WHAT IS SCORCHED OAK?
Scorching timber has been used for centuries as a way of preserving wood. The Japanese still practice the ancient art of Yakisugi (charring timber with fire) to clad their houses, not only for the incredible dark charcoal colour, but to also prevent insect attack, rot and weathering. The technique is now a highly desirable design aesthetic and is often found cladding Scandinavian buildings, strongly contrasting against the weather worn landscapes.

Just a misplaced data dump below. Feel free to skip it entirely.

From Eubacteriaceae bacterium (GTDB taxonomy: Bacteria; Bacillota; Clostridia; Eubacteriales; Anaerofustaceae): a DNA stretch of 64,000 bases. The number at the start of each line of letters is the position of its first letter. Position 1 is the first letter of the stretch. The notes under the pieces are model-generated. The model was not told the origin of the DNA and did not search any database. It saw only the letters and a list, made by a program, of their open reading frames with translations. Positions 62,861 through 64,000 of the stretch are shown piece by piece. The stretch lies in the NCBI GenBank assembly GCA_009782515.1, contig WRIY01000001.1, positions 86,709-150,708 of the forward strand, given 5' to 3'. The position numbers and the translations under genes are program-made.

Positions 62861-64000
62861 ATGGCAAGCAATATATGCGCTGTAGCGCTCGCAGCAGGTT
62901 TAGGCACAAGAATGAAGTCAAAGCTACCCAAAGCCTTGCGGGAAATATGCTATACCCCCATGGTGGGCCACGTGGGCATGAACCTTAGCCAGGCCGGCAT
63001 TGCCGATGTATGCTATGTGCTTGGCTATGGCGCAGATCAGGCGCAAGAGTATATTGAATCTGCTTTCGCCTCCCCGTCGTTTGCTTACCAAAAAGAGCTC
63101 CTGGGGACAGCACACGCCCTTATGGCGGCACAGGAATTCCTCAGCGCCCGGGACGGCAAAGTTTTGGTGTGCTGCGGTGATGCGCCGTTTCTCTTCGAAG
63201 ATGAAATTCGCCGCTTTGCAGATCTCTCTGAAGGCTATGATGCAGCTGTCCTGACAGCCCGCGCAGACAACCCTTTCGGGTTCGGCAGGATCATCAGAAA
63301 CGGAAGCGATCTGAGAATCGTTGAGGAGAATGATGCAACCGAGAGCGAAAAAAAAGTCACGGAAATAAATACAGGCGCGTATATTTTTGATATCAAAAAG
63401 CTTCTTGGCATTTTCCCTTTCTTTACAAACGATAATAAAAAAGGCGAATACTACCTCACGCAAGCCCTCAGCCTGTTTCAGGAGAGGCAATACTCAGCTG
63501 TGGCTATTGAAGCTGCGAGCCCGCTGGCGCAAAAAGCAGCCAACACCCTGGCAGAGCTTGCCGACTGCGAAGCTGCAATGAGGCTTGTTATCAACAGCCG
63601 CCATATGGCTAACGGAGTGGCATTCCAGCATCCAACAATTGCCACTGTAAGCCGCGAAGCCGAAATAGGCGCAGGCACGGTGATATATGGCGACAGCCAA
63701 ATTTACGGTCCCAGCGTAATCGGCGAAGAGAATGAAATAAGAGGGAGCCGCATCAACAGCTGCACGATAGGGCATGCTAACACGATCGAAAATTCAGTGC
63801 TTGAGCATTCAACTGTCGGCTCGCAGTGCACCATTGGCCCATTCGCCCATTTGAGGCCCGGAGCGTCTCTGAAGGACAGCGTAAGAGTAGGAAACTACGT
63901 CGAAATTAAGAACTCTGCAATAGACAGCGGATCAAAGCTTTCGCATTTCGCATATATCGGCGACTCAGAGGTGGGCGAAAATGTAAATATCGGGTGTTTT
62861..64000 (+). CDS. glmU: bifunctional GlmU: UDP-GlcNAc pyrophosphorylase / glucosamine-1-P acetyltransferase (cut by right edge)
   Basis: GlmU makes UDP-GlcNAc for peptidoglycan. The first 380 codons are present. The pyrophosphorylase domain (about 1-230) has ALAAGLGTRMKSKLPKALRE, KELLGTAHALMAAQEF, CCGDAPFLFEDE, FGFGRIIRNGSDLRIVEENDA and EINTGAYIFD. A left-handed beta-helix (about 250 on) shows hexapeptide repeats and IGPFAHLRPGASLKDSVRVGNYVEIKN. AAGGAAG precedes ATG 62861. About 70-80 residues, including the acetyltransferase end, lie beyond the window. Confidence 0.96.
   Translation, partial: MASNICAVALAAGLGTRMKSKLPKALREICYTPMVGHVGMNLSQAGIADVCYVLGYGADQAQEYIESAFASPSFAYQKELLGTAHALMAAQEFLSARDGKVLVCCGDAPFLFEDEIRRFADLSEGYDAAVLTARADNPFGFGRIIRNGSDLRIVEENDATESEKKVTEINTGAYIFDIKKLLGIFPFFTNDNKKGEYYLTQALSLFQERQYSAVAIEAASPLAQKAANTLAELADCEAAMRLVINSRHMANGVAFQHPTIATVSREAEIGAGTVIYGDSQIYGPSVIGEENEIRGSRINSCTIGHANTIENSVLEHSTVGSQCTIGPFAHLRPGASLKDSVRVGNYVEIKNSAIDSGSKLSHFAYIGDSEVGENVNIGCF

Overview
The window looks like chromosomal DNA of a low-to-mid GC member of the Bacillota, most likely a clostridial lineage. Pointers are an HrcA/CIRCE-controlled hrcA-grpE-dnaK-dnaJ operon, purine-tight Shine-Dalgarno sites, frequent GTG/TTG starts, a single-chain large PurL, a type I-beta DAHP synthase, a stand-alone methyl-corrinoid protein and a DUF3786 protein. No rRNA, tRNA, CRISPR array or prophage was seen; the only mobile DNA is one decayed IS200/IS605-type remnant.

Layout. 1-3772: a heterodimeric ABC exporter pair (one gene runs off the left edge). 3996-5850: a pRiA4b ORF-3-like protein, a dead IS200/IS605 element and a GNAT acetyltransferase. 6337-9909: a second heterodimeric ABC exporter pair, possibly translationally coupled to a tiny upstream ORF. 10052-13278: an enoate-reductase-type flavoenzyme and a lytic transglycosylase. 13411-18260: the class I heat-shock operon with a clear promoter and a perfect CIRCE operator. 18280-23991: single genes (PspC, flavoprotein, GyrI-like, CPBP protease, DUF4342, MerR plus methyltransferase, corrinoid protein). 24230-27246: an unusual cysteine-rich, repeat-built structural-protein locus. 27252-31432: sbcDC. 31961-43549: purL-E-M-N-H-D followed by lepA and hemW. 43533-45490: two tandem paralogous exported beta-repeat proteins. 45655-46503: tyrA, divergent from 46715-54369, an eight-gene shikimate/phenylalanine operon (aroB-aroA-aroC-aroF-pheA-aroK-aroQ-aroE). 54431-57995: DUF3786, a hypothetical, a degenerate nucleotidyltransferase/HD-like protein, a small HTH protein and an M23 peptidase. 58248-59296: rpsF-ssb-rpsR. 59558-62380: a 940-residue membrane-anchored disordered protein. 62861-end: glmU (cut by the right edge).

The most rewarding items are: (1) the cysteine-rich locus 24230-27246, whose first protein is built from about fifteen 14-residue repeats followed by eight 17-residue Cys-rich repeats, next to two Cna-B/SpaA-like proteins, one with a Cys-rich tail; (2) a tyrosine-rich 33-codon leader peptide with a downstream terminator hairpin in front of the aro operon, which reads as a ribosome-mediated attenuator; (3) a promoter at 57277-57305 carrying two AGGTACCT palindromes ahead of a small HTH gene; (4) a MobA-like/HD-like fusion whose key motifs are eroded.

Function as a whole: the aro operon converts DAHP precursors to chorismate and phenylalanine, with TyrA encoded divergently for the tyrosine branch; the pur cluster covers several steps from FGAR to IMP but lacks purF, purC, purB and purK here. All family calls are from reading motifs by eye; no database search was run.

Scorching the oak’s surface with an intense flame will burn off the slightly less dense spring wood and leave more of the summer late wood, giving the surface a rich texture full of character. Once it has been given a good brush down to remove the loose charring, sealing with oil enhances the natural charcoal-black colour and makes the oak durable, weatherproof and strangely enough, fire resistant. Outdoor furniture with this scorched oak finish needs very little maintenance.